Ali Khamenei,MEK,Mujahedin-e Khalq,Omar Hassan al-Bashir,PMOI,Sudan
On Thursday, April 11th, Sudanese dictator and war criminal Omar al-Bashir was ousted from power and arrested in what Iranian regime state media are calling a military coup. Bashir’s arrest comes after months of protests in Sudan calling for his removal.
Sudanese Defense Minister Awad Ibn Ouf announced that the army will remain in power for two years. He also closed Sudan’s borders and airspace and called for an end to the protests. Security officials in Sudan reported that all political prisoners have been freed.
Iranian regime officials have so far remained silent on the protests in Sudan and the ouster of their former ally, but the situation is cause for concern in Tehran.
The Regime’s History with Sudan
The Iranian regime’s support for Sudan dates back to at least the 1990s, when the two countries were believed to be supporting each other’s military programs. The Iranian regime provided weapons to Sudan and sent in the Islamic Revolutionary Guards Corps (IRGC) to support their military. In exchange, Sudan provided naval facilities to the Iranian regime.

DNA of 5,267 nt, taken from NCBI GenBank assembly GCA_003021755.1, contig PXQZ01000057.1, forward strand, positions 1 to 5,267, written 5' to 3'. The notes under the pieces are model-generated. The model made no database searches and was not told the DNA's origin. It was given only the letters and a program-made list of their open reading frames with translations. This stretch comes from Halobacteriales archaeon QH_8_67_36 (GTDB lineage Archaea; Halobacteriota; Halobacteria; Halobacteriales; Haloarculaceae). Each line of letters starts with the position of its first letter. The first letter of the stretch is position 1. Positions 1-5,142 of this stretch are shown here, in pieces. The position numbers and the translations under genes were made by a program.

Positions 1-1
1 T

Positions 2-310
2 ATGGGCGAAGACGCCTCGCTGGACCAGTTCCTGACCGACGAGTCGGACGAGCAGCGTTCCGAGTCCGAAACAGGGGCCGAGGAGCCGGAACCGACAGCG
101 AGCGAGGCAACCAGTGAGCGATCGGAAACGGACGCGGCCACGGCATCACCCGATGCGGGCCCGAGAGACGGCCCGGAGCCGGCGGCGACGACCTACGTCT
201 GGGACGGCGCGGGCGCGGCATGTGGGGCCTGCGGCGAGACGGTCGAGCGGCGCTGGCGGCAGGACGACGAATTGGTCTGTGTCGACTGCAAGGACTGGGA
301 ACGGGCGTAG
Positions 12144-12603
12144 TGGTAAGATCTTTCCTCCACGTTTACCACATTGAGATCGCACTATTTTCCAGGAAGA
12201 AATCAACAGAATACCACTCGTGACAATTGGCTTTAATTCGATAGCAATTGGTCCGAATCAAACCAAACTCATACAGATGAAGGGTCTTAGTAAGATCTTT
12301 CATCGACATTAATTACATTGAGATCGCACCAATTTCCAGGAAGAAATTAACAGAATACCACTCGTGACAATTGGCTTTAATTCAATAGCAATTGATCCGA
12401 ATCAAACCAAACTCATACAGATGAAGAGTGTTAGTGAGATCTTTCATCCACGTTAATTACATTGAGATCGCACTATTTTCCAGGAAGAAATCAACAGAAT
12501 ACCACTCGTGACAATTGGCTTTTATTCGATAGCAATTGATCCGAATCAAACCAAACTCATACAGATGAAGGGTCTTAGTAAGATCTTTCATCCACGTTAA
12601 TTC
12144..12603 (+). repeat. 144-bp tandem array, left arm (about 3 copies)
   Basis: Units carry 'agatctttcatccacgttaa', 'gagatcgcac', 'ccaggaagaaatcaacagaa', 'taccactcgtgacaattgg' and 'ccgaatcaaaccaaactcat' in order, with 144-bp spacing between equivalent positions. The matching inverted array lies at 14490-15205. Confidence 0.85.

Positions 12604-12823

Regime Supreme Leader Ali Khamenei considered Bashir to be a strong ally and showed support for him, which Bashir reciprocated. Bashir visited Iran a number of times and was treated as an honored guest.
In 2008, Bashir was convicted of crimes against humanity in an international tribunal. Iranian regime Majlis (parliament) Speaker Ali Larijani responded to the news by traveling to Sudan personally to tell Bashir that “the Islamic Republic’s wholeheartedly supported” him.” The regime’s Foreign Minister at the time, Manouchehr Mottaki, also expressed support for Bashir and the ruling regime in Sudan.
Sudan then fought a bloody civil war with South Sudan, which ended in 2011. South Sudan won its independence from Bashir and his dictatorship, leaving Sudan without the financial benefit of South Sudan’s oil wells.
The Iranian regime was facing its own financial struggles. The country was facing economic sanctions and spending enormous sums of money to support Bashar al-Assad in the war in Syria. Iran could not give money to two dictators at once.
Bashir’s loyalty to the Iranian regime ended at approximately the same time that his regime’s money ran out. Once he realized that the Iranian regime could not help Sudan, Bashir joined forces with Saudi Arabia, Iran’s biggest regional enemy. In 2015, Sudan expelled all Iranian entities from the country and joined the Saudi campaign in Yemen against the Iranian-backed Houthi rebels.
One journalist wrote that Bashir flipped his loyalty from Iran to Saudi Arabia because his “hopes of receiving petrodollars” were dashed. In any case, the alliance between these dictatorships did not end well. The Iranian regime has made a habit of befriending dictators, which leads to further destabilization of the entire region. This is only the latest example.
The end of Bashir’s dictatorship means that change is possible. Dictators can be overthrown. Protests work. Incompetent rulers cannot last forever if people are willing to stand up and make their voices be heard.